Perfectionism can be detrimental to your success. If you spend too much time mulling over the teeniest tiniest details, you can get stuck in the weeds and begin to lose sight of the bigger picture. And if you don't allow yourself to make mistakes, you can't improve.

So Reshma Saujani, the founder and CEO of Girls Who Code, has a piece of advice for you: Let yourself be just a little bit imperfect. Sneak a typo into your next professional email. Hit send. Exhale.

Why that little typo can be so incredibly freeing

You may be surprised to learn that your career is not over. The person on the other end might not even notice. And even if they do, it's unlikely that will think less of you. Because the value of your work should not be judged by one, single typo.

But for many women, sending an email with that typo feels unexcusable.

"On the surface, this might sound like a trivial detail, but to women driven by perfection (in other words, 99 percent of us), a typo in a professional email is tantamount to sinking one's career," Saujani wrote in an column for USA Today.

This isn't an open call to do sloppy work

That's not to say you shouldn't strive to do good, solid, error-free work. In many cases, typos are a very bad thing. Your resume should be completely error-free, as should cover letters you send. That's why you should always have a buddy (or even hire a professional) to proofread.

But for one work email? It's not really that big of a deal. Instead of re-reading, revising, and rethinking every single professional email you write, Saujani challenges you to spend the just-right amount of time drafting it. Then just hit send.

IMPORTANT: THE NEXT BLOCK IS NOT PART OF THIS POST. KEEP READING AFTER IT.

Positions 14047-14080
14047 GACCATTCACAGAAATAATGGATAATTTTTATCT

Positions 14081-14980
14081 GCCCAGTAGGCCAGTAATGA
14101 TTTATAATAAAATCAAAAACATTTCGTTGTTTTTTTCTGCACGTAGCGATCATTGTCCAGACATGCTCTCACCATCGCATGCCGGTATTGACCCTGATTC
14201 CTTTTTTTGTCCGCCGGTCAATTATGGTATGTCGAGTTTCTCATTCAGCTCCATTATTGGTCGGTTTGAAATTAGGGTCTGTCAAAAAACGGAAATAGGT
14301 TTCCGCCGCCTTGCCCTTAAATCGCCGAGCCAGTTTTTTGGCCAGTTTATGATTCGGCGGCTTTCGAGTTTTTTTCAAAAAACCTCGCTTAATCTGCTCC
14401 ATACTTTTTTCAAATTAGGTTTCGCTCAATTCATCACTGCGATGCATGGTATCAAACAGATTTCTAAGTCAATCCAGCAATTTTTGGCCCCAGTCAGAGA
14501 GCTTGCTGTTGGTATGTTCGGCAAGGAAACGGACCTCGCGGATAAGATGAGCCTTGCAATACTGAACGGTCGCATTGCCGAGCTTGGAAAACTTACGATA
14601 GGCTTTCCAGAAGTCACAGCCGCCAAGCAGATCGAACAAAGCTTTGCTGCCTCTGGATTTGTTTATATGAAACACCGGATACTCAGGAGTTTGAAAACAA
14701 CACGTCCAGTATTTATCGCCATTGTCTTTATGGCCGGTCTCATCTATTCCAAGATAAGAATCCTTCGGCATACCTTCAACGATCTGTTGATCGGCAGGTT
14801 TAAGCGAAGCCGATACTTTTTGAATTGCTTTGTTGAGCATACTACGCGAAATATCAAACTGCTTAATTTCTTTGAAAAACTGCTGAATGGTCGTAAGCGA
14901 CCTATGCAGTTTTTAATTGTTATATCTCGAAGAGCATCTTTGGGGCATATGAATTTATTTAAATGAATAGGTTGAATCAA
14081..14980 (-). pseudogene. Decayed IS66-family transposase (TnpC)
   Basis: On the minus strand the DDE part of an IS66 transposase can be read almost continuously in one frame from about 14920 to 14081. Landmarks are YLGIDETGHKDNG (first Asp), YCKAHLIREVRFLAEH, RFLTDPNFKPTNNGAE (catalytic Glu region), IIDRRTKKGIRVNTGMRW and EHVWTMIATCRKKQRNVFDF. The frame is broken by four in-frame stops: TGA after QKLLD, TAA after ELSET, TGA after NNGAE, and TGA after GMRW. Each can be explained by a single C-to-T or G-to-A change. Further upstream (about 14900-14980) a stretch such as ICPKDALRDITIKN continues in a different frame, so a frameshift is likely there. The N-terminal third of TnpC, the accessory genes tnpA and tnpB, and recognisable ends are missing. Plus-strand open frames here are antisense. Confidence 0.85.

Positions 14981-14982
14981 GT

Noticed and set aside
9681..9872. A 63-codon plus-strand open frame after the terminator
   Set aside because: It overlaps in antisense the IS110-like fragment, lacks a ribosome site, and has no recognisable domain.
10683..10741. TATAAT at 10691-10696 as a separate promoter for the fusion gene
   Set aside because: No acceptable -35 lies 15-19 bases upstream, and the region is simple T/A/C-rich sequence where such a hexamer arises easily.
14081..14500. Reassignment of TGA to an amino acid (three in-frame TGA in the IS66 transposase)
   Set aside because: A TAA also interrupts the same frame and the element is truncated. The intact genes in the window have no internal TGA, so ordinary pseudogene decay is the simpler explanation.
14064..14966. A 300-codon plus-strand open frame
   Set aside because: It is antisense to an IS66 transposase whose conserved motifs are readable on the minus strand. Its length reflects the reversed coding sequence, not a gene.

If you try to make every single email absolutely perfect, you'll get seriously stuck in your inbox.

Too much perfectionism, not enough risk-taking

Girls learn a perfectionist mindset early on, then carry it with them into adulthood. Saujani shares the often-quoted research that women don't apply for jobs unless they're 100 percent qualified. But men apply for a job if they meet 60 percent of the qualification.

Saujani has also noticed that girls in her coding program would rather show their teachers a blank screen than a line of code that's not perfect. She strives to teach these girls that making mistakes is a critical step to learning -- and to succeeding. Being afraid to fail shouldn't hold them back.

This is the whole theme of Saujani's new book, Brave, Not Perfect. Jobs in tech require taking risks, but young women don't feel empowered to fail. Saujani believes this is one reason why so few women pursue technology careers. "Surround yourself with rejection," she recommends. ​